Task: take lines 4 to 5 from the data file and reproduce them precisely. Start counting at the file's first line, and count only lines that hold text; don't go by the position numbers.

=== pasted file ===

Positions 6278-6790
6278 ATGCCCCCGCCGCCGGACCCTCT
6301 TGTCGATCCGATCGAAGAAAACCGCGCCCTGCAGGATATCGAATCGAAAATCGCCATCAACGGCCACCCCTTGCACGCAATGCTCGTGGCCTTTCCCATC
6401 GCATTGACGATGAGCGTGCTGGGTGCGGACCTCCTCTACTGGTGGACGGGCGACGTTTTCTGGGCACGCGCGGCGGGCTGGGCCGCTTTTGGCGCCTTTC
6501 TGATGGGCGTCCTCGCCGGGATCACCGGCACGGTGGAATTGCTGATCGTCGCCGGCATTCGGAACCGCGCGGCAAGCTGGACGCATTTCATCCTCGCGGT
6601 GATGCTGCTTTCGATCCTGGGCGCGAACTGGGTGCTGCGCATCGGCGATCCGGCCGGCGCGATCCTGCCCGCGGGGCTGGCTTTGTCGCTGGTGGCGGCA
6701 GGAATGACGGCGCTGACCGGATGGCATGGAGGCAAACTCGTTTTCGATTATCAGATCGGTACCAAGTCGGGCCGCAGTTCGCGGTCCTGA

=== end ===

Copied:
6401 GCATTGACGATGAGCGTGCTGGGTGCGGACCTCCTCTACTGGTGGACGGGCGACGTTTTCTGGGCACGCGCGGCGGGCTGGGCCGCTTTTGGCGCCTTTC
6501 TGATGGGCGTCCTCGCCGGGATCACCGGCACGGTGGAATTGCTGATCGTCGCCGGCATTCGGAACCGCGCGGCAAGCTGGACGCATTTCATCCTCGCGGT